NSW Resources Minister Don Harwin has declined to comment on concerns NuCoal’s American shareholders could pursue compensation under the Australia-United States Free Trade Agreement over the corrupted Doyles Creek coal mine licence cancellation.
NSW Greens MP and mining spokesperson Jeremy Buckingham questioned Mr Harwin in NSW Parliament last week over threats by US-based investors against the Australian Government after the NSW Government cancelled the Doyles Creek licence in January 2014.
“Has the Commonwealth asked the NSW Government to respond to the issue and will the government be bringing in legislation to re-issue the Doyles Creek coal exploration licence or do anything to re-issue the licence?” Mr Buckingham asked Mr Harwin on March 14.
Mr Harwin said any such action under the free trade agreement required the consent of the Australian and American Government to proceed.
It was “a matter for the Federal Government and it would be inappropriate for me to comment further at this time”, Mr Harwin said.
The exploration licence was granted to Doyles Creek Mining Pty Ltd in December, 2008 as a direct allocation by the then resources minister Ian Macdonald. The company was headed by Macdonald’s mate, former union boss John Maitland, and the allocation without public tender was against department advice. The decision was announced in a press release on Christmas Eve and an Independent Commission Against Corruption investigation was launched two years later. Mr Macdonald and Mr Maitland were later jailed over their parts in the Doyles Creek project.
NuCoal Resources acquired the company in December, 2009, including the exploration licence. In evidence to the ICAC former NuCoal managing director Glen Lewis said the company told the government it expected there was only 90 million tonnes of coal at Doyles Creek, when an estimate showed there was as much as 550 million tonnes.
Mr Lewis said the company was conservative on the tonnage because “we only wanted to indicate we had sufficient resource to justify the training mine”.
In evidence to the ICAC he then agreed with the proposition that had the original submission included the far higher coal estimate “it would have been difficult to politically justify the direct allocation” of the licence to Doyles Creek Mining without going to a public tender.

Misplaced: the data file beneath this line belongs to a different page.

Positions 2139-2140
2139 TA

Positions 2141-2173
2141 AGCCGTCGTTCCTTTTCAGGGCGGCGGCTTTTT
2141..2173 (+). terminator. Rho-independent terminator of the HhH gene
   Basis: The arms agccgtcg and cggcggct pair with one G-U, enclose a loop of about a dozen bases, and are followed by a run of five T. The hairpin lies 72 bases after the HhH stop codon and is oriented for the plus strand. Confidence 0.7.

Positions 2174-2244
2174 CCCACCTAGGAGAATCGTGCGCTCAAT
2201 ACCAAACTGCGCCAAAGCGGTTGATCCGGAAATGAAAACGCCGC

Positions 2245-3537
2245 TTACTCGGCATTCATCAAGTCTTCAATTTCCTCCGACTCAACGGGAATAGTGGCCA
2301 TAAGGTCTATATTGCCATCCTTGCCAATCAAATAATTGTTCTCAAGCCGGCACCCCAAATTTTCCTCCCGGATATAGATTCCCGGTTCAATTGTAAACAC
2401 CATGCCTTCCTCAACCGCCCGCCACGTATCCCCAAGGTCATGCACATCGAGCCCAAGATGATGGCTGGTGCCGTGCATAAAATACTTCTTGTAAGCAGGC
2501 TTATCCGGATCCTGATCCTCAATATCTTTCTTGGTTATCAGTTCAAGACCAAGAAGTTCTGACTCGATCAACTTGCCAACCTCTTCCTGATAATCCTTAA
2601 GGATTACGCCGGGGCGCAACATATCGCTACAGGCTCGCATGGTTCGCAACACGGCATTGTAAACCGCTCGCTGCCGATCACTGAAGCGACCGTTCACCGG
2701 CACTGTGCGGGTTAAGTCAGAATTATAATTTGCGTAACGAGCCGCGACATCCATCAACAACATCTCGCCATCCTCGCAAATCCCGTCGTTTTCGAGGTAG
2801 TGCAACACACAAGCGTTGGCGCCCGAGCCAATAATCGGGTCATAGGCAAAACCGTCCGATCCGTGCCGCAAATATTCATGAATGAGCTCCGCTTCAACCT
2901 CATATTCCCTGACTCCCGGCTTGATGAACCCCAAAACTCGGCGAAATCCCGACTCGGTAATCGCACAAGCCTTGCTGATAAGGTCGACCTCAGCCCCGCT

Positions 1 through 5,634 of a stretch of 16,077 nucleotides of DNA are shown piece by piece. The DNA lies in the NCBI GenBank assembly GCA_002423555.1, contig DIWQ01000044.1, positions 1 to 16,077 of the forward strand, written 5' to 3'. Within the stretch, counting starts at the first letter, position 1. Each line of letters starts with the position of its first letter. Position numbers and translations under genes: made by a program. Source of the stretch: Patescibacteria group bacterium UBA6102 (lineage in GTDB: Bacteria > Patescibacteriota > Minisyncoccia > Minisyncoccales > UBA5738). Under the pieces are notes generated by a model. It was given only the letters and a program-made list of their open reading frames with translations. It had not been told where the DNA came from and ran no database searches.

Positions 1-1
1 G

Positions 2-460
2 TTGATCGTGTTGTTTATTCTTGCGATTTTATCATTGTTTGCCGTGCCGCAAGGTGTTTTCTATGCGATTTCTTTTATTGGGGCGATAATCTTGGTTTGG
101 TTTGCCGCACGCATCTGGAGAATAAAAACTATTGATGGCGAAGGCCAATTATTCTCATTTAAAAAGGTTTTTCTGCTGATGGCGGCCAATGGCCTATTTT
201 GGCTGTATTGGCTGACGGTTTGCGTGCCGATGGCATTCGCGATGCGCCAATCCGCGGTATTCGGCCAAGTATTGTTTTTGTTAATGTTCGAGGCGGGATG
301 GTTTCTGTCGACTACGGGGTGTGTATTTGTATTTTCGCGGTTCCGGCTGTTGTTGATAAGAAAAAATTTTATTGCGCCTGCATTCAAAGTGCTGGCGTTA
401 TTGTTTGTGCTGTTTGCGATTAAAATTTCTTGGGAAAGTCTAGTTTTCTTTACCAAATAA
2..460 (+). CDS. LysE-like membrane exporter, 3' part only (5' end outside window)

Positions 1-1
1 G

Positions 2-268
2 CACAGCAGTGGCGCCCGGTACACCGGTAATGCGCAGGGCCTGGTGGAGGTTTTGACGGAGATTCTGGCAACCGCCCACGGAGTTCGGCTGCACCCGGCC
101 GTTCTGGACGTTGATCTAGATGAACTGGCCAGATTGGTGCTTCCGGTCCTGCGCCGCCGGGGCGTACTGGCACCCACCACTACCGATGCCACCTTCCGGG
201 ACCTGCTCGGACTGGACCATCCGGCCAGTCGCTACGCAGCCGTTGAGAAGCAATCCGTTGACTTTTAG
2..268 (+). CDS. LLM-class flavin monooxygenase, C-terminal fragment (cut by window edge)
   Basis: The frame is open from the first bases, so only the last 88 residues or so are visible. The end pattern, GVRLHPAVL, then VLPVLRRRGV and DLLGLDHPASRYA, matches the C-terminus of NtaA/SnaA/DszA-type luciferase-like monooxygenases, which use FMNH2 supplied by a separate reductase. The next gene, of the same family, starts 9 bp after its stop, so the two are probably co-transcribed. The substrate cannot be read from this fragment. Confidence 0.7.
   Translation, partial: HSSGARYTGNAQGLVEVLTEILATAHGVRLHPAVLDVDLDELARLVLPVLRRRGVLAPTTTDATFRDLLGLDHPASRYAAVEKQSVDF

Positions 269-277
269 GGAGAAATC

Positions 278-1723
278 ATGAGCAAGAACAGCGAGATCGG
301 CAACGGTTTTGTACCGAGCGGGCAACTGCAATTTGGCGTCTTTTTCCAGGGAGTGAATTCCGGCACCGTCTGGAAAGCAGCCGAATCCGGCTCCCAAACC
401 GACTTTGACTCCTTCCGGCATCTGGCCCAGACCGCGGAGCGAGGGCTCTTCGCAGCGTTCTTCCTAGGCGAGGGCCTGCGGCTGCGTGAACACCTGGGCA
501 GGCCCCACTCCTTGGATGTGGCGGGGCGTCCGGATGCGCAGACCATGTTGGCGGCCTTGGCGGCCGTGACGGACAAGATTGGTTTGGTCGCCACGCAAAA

The then ICAC Commissioner David Ipp QC found the Doyles Creek licence was “so tainted by corruption” that “the slate should be wiped clean” and the licences revoked.
The ICAC did not make a finding of corruption against NuCoal but was not convinced by arguments the company was an innocent party which bought an asset with no knowledge of improper conduct by the seller.
In parliament last week Mr Harwin said the decision to cancel the Doyles Creek and Mount Penny exploration licences without compensation was not made lightly. The decision was unanimously upheld by the High Court in April, 2015.
“I am aware that NuCoal is continuing to pursue the issue of compensation for its overseas-based shareholders through Australian free trade agreements,” Mr Harwin said.
“The company has stated that these actions could take place under Australia's free trade agreements with Singapore, Hong Kong and the United States. I am advised that the Australia-United States Free Trade Agreement requires the consent of both the United States Government and the Australian Government before any action can proceed.”
In a statement after the licence was cancelled in 2014 NuCoal strongly refuted the ICAC findings that it did not acquire the licence as a bona fide purchaser for value without notice of the alleged corruption. The company would pursue “all available actions to protect the legal rights of the company and its shareholders”.
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